Oceans Awards win – Raincoast’s Dr. Chris Darimont honoured with Murray A. Newman Conservation Award

Excellence in aquatic research and science was celebrated at the annual event this week hosted by Ocean Wise at the Vancouver Aquarium.

Earlier this week, Raincoast’s Dr. Chris Darimont was honoured with the Murray A. Newman Conservation award at the Ocean Awards. The award was presented by Dr. Peter Ross, Vice-president of Research at Ocean Wise®.

Darimont was recognized for the significance of his work as well as a career that already includes important and leading contributions, in coastal science and conservation.

Recognized as one of the top large carnivore scientists in Canada and internationally, Darimont is Raincoast’s Director of Science and holds the Raincoast Chair in Applied Conservation Science at the University of Victoria. Trained broadly, Chris and his research team use ecological, evolutionary, and social sciences approaches to confront real-world conservation problems and opportunities.

Collectively, Darimont’s body of work is making significant contributions to coastal research, and the growing body of knowledge on the interface between species and habitats that bridge land and sea. Since 2009, Darimont has led Raincoast’s salmon carnivore program which is focused on understanding the relationship between bears, salmon and people in the Great Bear Rainforest. This research program works in partnership with six Indigenous nations (the Heiltsuk, Wuikinuxv, Kitasoo-Xai’xais, Nuxalk, and Gitga’at Nations) in an area of over 22,000 square kilometers.

Peter Ross and Chris Darimont at the Ocean Awards.
Dr. Peter Ross hands the Murray A. Newman Conservation Award to Dr. Chris Darimont at the Ocean Awards at the Vancouver Aquarium. Photo by Ocean Wise.

A celebration of a community of conservationists

Darimont was honoured alongside other esteemed scholars, organizations and conservationists including UBC’s Dr. Rashid Sumaila, for his fisheries conservation research, Dr. Erin Rechsteiner for highly significant student research.

Rob Stewart, whose Ocean Award for Conservation and Research Communication, was accepted by his parents Brian and Sandy Stewart, in honour of his global contribution to shark conservation.

“We are so grateful to receive this important award on behalf of Rob and his life’s work to save sharks and the oceans,” said Brian and Sandy Stewart. “We know Rob would have been thrilled. Through his films, Sharkwater, Revolution and Sharkwater Extinction, Rob worked tirelessly to bring awareness of the need for conservation and inspired people to imagine a world lived in harmony with nature. As parents, we are so very proud of all Rob accomplished – we know he changed the world; but we also know that there is still much to be done. Rob’s work will continue through the Rob Stewart Sharkwater Foundation and we accept this award committed to continuing his mission to protect this planet for generations to come.”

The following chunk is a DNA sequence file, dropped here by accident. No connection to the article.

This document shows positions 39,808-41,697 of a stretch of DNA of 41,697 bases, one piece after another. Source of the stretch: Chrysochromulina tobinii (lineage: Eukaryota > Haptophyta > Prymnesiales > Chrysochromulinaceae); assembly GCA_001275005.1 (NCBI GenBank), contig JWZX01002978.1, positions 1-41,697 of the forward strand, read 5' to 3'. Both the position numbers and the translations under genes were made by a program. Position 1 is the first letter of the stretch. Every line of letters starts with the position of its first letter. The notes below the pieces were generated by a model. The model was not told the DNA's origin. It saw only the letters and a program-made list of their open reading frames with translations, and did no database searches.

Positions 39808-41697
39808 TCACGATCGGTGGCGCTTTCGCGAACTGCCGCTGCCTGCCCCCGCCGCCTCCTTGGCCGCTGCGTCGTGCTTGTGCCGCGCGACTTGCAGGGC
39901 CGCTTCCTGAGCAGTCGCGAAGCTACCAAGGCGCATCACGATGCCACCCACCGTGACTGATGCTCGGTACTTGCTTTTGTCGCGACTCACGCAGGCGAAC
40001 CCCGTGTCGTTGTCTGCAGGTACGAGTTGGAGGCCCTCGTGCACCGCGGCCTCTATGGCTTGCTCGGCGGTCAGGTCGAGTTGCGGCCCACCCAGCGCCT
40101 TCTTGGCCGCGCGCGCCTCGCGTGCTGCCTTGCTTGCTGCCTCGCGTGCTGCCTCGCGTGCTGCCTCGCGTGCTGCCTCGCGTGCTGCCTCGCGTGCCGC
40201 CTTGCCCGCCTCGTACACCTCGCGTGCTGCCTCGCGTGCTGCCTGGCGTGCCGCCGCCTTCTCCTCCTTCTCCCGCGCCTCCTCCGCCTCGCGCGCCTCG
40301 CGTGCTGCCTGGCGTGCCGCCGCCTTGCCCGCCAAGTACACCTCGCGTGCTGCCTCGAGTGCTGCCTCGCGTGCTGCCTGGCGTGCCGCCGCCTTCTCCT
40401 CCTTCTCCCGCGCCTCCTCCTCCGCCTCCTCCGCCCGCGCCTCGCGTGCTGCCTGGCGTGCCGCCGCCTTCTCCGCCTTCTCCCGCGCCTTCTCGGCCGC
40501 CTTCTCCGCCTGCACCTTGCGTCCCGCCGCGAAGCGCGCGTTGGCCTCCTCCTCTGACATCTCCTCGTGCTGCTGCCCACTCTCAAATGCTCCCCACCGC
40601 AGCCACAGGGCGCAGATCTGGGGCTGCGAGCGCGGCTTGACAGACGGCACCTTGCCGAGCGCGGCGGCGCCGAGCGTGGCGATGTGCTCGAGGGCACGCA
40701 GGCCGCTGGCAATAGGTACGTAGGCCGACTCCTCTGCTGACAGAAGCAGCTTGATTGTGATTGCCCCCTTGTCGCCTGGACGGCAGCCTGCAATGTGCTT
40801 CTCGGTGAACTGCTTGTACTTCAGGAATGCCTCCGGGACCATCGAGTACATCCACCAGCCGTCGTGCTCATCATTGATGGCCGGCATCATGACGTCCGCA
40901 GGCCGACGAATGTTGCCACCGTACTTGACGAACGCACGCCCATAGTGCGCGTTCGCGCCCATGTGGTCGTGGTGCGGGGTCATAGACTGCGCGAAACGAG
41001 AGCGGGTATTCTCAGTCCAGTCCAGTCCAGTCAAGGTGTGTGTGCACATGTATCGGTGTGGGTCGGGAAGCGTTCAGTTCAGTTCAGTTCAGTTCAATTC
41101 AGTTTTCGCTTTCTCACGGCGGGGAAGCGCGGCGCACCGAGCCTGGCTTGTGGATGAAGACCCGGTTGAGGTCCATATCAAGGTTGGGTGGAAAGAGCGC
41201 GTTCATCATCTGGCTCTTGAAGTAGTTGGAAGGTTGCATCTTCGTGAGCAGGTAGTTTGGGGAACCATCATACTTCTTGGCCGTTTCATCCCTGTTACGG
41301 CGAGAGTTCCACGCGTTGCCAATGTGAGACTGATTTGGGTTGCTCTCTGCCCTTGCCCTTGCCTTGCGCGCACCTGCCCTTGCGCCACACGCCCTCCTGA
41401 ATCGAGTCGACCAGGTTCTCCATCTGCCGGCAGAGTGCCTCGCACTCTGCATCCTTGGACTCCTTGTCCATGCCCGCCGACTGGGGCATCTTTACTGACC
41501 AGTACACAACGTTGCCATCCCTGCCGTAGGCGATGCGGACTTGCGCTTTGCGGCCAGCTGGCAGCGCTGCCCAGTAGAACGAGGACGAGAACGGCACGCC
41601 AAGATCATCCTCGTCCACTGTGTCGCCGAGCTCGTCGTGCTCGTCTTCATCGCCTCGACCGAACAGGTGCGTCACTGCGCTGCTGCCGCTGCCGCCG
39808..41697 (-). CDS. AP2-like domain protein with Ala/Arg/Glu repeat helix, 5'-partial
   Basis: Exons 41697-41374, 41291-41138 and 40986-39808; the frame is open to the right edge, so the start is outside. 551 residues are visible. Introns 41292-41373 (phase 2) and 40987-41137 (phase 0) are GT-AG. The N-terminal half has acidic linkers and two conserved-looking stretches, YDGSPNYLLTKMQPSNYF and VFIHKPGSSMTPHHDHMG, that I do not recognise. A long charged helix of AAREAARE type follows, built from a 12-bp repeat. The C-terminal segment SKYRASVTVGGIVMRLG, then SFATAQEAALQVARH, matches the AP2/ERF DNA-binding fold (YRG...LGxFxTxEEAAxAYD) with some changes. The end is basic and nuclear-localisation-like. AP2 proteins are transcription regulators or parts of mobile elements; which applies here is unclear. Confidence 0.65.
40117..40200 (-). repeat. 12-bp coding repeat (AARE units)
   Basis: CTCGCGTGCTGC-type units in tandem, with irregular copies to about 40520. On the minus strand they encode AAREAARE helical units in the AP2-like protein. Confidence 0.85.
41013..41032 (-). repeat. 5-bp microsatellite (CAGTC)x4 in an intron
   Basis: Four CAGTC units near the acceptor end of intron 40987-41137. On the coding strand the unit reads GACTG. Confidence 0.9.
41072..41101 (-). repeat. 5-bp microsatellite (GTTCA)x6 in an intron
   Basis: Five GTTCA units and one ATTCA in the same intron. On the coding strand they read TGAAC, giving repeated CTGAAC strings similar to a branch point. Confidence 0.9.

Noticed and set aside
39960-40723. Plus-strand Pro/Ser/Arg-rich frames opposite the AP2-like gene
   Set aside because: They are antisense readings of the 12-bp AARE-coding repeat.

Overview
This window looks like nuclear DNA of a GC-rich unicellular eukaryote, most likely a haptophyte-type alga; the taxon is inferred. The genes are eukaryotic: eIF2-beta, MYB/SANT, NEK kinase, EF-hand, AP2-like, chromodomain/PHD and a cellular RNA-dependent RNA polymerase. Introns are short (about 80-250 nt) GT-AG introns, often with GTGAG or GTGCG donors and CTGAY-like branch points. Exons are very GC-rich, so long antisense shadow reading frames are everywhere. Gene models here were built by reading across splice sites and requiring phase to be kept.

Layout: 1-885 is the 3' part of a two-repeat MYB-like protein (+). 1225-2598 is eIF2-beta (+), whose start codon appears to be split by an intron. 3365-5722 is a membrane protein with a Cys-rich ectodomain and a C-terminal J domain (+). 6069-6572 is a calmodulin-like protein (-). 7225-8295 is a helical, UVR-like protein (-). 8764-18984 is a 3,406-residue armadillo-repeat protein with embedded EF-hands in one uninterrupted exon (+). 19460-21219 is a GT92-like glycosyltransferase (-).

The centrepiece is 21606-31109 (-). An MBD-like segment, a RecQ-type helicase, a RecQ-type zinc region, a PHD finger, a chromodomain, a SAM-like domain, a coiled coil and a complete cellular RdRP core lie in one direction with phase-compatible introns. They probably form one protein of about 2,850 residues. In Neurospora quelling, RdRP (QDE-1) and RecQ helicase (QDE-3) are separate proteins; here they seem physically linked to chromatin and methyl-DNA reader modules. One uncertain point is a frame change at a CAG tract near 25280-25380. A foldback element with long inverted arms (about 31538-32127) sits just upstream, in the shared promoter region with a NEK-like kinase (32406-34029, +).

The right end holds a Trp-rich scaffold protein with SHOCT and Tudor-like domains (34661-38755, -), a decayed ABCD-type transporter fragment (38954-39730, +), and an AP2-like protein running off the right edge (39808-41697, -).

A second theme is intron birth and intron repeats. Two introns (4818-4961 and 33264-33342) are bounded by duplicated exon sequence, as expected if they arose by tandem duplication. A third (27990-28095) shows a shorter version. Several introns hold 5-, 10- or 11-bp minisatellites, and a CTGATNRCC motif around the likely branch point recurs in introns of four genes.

Stewart made history with his 2006 documentary Sharkwater, which brought the devastating issue of shark finning to the world stage. The film had the largest opening weekend of any Canadian documentary, and won over 70 awards at prestigious film festivals around the world. Today, over 90 countries have banned shark finning, and a shark research group credits him with saving 1/3 of the world’s sharks. He died tragically in 2017 while filming Sharkwater Extinction, his third documentary and the follow-up to Sharkwater.

“Rob changed the course of history for sharks around the world; his contributions were profound and immeasurable. The Ocean Award for Conservation and Research Communication serves to honour the memory of someone who did so much on behalf of the world’s oceans,” said Dr. Peter Ross, vice-president of Research at Ocean Wise.

Murray A. Newman awards rest on a table at the Ocean Awards.
Murray A. Newman Conservation Award for highly significant recent work and/or an entire career of important, field-leading contributions in ocean conservation. Photo by Ocean Wise.

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Sam Scott and Peter Ross standing in front of the future mobile lab, which is a grey sprinter van.